Time to Publicly Shame Fashion Designers

Fashion Week's runways are still staggeringly white, and one woman is calling out clothing designers.

Bethann Hardison (Andy Kropa/GettyImages)
Bethann Hardison (Andy Kropa/GettyImages)

BH: That’s funny to me. If [designers] aren’t afraid of legal ramifications, why should I be? I was just talking about what the designers displayed on their runways. If there [were] any backlash, what would it be? They won’t invite me to their fashion shows anymore? Or send me any clothes? I have nothing to lose.

Honestly, no matter what their intention was with their casting, this is the result of it. And many have taken notice. One hundred six media outlets caught the WWD story and wrote about it the same day.

TR: What are your thoughts about this New York Fashion Week and the plight of models of color?

BH: I am always happy to bring fun to the party. This, to me, is that. Fashion Week is corny to me at this point. I kept saying to the coalition that this is going to be fun. When we do things like this, it helps to shake things up.

It brings energy and people who basically are in the status quo of it all, caught up in it, [who] need to wake up. I really believe that it brings a certain pride to people, especially when I’m with the downtown kids. They feel like something has shifted. It’s a paradigm shift. It’s important that people walk away thinking it is a paradigm shift. It is radical. Now we are preparing for London.

TR: Given the magnitude of this push this go-round, I wonder what made you feel you could take on the international design community.

BH: You get to a certain time when you are on the earth and you just have to do it. I was one of the people in the industry who always knew I had to speak up. I come from the garment industry. I was a model. I had a modeling agency. And I am not afraid to speak up. You help others who know that they need someone to say something.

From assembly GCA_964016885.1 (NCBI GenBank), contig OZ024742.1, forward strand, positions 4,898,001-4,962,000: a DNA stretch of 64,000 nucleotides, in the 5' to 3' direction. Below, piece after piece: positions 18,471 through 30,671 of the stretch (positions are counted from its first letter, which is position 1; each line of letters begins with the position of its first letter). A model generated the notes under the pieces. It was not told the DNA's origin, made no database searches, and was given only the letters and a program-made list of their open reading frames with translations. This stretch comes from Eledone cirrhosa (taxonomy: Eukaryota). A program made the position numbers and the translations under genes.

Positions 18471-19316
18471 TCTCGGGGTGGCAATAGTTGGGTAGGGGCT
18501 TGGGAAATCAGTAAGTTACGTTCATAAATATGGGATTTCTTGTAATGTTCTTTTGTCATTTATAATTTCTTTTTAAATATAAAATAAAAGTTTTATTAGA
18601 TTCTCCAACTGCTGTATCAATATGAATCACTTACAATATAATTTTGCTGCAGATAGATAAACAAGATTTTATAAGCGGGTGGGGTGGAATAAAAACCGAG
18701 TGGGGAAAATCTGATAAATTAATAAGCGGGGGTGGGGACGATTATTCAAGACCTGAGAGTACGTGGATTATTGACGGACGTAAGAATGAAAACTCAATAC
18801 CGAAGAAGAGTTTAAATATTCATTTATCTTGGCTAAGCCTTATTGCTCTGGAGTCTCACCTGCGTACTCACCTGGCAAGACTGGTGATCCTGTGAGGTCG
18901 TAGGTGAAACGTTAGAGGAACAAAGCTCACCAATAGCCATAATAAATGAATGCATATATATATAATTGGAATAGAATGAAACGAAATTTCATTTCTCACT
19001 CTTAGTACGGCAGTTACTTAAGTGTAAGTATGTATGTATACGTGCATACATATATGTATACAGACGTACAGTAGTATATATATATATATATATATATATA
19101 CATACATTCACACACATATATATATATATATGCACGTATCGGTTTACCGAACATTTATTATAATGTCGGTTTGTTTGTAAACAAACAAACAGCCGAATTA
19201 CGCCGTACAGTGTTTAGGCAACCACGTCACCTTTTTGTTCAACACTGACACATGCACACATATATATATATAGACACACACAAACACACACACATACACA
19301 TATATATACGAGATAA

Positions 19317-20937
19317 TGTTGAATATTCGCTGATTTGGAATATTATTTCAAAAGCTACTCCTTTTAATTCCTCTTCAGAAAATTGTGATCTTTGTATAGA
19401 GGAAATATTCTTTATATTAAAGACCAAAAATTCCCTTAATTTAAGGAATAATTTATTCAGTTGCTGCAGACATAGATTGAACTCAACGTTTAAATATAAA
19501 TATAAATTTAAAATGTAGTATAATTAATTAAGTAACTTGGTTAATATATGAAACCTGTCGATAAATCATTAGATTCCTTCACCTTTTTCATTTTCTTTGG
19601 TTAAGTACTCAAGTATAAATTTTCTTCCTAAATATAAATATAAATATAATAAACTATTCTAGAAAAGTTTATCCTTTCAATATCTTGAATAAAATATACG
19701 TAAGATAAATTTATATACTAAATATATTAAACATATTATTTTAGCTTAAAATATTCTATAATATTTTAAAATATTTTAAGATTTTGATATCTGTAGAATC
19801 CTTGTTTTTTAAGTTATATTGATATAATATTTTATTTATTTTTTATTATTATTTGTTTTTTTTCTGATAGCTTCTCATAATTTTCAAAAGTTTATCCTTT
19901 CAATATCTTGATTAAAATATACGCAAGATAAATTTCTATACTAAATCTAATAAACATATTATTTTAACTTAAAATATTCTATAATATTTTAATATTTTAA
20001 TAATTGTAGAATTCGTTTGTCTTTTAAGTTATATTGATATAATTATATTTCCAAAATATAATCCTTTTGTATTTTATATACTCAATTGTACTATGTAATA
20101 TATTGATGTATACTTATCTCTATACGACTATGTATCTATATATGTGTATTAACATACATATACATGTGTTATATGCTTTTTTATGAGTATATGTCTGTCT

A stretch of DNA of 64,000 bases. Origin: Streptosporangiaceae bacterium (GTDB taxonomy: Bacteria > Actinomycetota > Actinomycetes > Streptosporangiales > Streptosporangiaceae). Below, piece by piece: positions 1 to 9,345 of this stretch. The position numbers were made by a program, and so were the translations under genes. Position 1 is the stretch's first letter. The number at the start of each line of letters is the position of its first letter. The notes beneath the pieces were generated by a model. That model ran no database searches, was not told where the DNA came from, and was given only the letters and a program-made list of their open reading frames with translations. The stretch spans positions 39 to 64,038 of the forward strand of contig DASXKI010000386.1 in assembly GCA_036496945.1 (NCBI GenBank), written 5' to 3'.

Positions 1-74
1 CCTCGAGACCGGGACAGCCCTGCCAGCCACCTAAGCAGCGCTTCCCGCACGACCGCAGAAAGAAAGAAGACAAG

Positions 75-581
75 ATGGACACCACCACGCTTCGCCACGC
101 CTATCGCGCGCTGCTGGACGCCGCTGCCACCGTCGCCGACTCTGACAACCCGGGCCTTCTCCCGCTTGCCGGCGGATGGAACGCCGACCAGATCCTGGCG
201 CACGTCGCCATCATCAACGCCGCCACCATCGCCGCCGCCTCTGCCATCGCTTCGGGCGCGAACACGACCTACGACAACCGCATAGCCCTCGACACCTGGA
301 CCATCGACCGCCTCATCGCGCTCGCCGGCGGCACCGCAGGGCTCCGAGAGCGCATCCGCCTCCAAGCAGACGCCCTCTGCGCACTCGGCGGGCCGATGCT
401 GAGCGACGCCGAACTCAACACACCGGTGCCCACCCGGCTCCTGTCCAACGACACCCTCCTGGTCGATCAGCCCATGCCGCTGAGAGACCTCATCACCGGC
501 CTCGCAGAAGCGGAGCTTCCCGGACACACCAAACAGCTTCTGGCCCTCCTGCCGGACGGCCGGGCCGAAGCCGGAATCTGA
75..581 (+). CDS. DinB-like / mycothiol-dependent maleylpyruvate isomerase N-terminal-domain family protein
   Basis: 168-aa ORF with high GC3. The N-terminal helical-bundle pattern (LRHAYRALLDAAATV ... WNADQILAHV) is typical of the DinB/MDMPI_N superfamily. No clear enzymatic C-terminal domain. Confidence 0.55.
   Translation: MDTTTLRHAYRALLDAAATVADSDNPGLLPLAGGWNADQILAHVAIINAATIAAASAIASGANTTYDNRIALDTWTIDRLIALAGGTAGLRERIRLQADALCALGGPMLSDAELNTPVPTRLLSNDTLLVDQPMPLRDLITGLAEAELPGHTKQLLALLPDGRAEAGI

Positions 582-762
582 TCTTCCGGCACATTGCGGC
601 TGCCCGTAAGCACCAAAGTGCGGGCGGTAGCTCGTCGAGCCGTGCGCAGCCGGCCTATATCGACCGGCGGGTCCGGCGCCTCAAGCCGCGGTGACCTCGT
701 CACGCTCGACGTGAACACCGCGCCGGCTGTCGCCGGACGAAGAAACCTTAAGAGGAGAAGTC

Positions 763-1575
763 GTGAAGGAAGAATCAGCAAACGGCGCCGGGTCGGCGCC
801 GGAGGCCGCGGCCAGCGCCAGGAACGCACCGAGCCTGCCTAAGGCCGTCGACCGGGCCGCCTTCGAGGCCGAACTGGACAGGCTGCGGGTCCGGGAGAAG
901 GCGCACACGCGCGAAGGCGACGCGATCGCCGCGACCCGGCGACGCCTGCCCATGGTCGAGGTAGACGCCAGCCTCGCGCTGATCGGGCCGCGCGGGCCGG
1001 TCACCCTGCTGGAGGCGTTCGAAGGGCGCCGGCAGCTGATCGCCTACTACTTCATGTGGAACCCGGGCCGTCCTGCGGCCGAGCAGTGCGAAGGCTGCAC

I feel like people in the industry are waiting for the bus to come. Somebody just needed to say it for them. The industry will improve one way or the other. But this isn’t one baseball that we hit out of the park and we get to go home. We have to keep on hitting.

TR: Why does it matter if there are models of color on the runway?

BH: It helps society. For me it’s bigger than that, too. It helps educate people around you. It helps smarten society. Designers are good people. I think most of them are good people.

Casting directors and stylists may have some issues selecting models because they are uneducated. This is a brief slo-mo education. They may think, “I’ll get a few black girls.” It ain’t gonna work like that. We need more than one good black girl, brown girl, Asian girl, mulatto girl, East Indian girl. So we can show them. People have to [have] a sense of responsibility because that is how the world is shaped. And that is their customer.

Our industry is a wee bit of an embarrassment. If we keep it quiet, it ain’t; but if we turn the light on it, it is. I think it is important to help our industry look better and smarter.

TR: What is the bottom line here?

BH: I am so sick of someone feeling comfortable doing the same thing over and over again. It’s because they don’t see [not using models of color in their shows] as a problem. We know it is a problem. We need to balance diversity. Make them aware of that.

I am a revolutionist. I’ve learned that activism needs to remain active. You have to keep a foot on the gas or the car seems to stop. We have to pay attention. This movement is huge. There is a lot more to come.

Harriette Cole is the author of the newly released book of meditations 108 Stitches: Words We Live By and is a contributing editor at The Root. Follow her on Twitter.